PARIS — After World War II, when a large collection of Impressionist paintings was moved to the Galérie Nationale du Jeu de Paume in Paris, a curator expressed the hope that the works would help viewers overcome the horrors of war and celebrate the beauty of nature.
However, over the years, the Jeu de Paume got too crowded, and tourists and art lovers had to crane their necks to appreciate the paintings.
So, in 1987, the Impressionist collection, along with the works of their precursors, was moved across the Seine into the Musée d'Orsay, a former railroad station with crystal palace stylishness. Now it is again a pleasure to walk in its airy halls, admiring the great works of art that are the heritage of the French nation.
Another nice touch was added to the collection, but don't look for it inside the museum; you have to visit the places where the artists lived and worked.
Along the course of the Seine, poster-size reproductions of works by the Impressionists have been set up at the spots the artists had chosen as their vantage points for painting the view and contemporary life.
In the past, art book in hand, you had to search with patience for these locales where Monet, Renoir, and Sisley created many of their masterworks.
Now, to experience where this open-air painting took place, you need only travel to the outskirts of Paris, where the Seine lazily flows by the villages along its banks.
Here Parisians of all classes enjoyed themselves on weekends, relaxing in the sun, swimming and boating, and crowding the riverbanks, bathing places, and restaurants. This became the Impressionists' territory, and it is still accessible and a joy to explore.
Try to see at least three settings where Monet and Renoir roamed more than a hundred years ago: the island of Chatou and the towns of Bougival and Port-Marly.
On the island of Chatou, near the river's edge, a reproduction of Renoir's "Boating at Chatou" recalls the day when, on the balcony of the restaurant Fournaise in 1881, he painted his celebrated "Luncheon of the Boating Party," which is now in the Phillips Collection in Washington.
The restaurant was a haunt for artists and upper-class Parisians. Writers such as Flaubert and Maupassant, famous banker and philanthropist Mayer Alphonse James Rothschild, and Georges Charpentier (publisher of Maupassant and Zola) were among the regulars.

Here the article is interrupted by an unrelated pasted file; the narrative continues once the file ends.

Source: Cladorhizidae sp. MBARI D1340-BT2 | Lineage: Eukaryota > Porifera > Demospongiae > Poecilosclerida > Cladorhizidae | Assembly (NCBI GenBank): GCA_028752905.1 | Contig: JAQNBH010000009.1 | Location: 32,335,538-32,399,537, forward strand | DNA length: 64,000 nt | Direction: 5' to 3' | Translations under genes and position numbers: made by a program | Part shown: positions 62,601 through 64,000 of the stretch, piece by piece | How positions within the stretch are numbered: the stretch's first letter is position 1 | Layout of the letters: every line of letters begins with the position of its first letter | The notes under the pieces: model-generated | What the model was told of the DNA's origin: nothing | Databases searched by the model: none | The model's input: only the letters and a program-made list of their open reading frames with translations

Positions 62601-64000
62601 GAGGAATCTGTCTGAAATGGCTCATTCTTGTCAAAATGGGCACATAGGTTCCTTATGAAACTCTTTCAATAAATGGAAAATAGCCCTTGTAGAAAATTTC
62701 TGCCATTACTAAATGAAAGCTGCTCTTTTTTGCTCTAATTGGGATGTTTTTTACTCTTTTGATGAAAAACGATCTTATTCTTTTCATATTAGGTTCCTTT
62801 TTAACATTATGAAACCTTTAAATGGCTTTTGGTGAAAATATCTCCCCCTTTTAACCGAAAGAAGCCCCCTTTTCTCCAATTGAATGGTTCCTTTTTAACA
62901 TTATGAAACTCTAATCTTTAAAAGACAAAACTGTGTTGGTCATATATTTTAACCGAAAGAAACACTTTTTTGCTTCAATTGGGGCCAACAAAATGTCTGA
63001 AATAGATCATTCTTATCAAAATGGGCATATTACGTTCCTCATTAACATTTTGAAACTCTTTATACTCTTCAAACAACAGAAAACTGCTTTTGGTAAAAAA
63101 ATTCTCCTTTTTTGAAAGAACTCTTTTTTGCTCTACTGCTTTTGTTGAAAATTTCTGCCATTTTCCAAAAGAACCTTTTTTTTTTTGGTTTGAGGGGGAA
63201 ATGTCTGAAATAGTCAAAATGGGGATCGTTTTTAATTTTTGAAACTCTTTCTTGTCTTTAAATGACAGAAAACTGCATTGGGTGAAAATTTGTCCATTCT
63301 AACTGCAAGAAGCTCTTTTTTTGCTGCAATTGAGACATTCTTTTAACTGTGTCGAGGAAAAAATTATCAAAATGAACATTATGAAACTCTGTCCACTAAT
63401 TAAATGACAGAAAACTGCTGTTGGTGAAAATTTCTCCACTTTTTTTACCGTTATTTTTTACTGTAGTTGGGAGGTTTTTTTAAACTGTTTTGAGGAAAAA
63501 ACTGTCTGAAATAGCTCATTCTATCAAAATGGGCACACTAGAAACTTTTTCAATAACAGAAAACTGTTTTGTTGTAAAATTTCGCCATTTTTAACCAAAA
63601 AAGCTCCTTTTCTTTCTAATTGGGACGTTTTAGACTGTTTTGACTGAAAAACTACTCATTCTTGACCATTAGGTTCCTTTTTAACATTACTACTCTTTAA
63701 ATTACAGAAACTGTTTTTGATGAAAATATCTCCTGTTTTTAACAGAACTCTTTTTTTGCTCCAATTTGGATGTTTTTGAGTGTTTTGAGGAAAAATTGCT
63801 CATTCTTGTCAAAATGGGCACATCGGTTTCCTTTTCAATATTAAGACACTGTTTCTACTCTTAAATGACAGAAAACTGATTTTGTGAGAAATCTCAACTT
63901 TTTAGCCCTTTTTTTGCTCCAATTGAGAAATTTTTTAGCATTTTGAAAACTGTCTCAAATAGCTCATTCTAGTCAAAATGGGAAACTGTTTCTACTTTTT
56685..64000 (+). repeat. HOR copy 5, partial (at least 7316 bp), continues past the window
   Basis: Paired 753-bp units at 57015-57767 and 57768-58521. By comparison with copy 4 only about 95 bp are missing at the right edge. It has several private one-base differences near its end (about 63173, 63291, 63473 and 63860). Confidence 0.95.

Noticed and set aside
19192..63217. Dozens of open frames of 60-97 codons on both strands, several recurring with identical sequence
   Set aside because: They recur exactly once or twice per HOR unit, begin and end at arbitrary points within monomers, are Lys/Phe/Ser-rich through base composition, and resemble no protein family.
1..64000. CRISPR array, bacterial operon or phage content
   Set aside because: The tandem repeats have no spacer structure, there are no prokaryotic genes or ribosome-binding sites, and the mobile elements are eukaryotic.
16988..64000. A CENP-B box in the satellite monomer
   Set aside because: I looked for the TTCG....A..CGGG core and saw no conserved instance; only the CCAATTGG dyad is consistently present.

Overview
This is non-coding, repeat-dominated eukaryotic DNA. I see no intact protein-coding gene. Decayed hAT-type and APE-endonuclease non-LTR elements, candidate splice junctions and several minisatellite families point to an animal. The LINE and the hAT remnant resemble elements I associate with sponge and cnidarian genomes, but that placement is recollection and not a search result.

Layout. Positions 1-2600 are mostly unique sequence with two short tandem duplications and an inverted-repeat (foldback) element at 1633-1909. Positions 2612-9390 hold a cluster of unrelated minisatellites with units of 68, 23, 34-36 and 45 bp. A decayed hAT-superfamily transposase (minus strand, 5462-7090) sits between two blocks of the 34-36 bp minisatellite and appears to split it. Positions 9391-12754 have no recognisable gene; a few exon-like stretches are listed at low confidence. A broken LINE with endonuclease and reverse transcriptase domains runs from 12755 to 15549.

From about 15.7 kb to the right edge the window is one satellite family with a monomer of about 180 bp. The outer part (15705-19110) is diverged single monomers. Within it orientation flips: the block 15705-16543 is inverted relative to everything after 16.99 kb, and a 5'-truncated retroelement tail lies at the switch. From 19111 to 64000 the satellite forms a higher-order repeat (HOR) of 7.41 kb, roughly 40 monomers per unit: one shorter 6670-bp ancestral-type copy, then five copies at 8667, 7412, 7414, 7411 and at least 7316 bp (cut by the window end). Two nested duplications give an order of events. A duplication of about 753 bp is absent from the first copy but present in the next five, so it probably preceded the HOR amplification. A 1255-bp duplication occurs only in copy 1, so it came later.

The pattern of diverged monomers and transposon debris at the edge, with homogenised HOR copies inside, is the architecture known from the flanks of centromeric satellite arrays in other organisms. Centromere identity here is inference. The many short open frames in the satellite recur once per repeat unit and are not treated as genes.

"I always went to the Fournaise," Renoir recalled later. "There were always pretty girls to paint." Little wonder that Aline Charigot, his future wife, appears on the canvas of the "Luncheon."
As time went on, the Fournaise fell into disrepair, but it has now been restored and turned into the elegant restaurant it once was.
A short distance downstream, the next stop is Bougival and the Ile-de-la-Chaussee. Cross the large modern bridge and take the small road leading to the island, and you'll find yourself facing the foundation of the old bridge that Monet painted in 1869. Thanks to the poster-size reproduction there, you can compare the work of art with its motif.
Across from the Bougival waterfront was once located La Grenouillère, a famous bathing place and cafe, which was painted by Renoir and Monet in 1869, who set up their easels side by side.
Now La Grenouillère is no more, and most of the island is private property.
The painters didn't adopt an "all work and no play" attitude. They also took part in the everyday activities on the Seine.
"Two friends and I won a first place at the regattas at Bougival yesterday, as you can see from the newspapers," Monet's friend Bazille wrote to his family. "The name of the boat is La Cagnotte; unfortunately they do not print the names of the oarsmen."
The Seine splits into two channels at this point. Pleasure boats are moored in the channel facing the Bougival waterfront, while the other one carries barge and other river traffic.
A few hundred feet downstream is the Ecluse de Bougival, the old river lock that is still used by both barges and pleasure boats. You can reach the locks from the N 13, from which a road leads to the Ile-de-la-Loge.
Here, greenery and benches invite visitors to stop for a leisurely picnic and watch what's happening on the river. Afterward, walk up to the tip of the island to see a reproduction of Alfred Sisley's painting of the Bougival locks.
The artist also worked at Port-Marly, a mile or so down the Seine from where he painted "Flood at Port-Marly" in 1876, when the Seine overflowed its banks.
The work has a poetic quality and is one of the finest by Sisley, who was known among his colleagues for his sincerity, both as a painter and a friend.
He had set up his easel just a few steps from where the N 13 today meets with the N 186 coming down from the heights of Louveciennes.
As you compare the painting with its modern setting, you'll see that hardly anything has been "modernized" save for the trees, which - no surprise - have grown.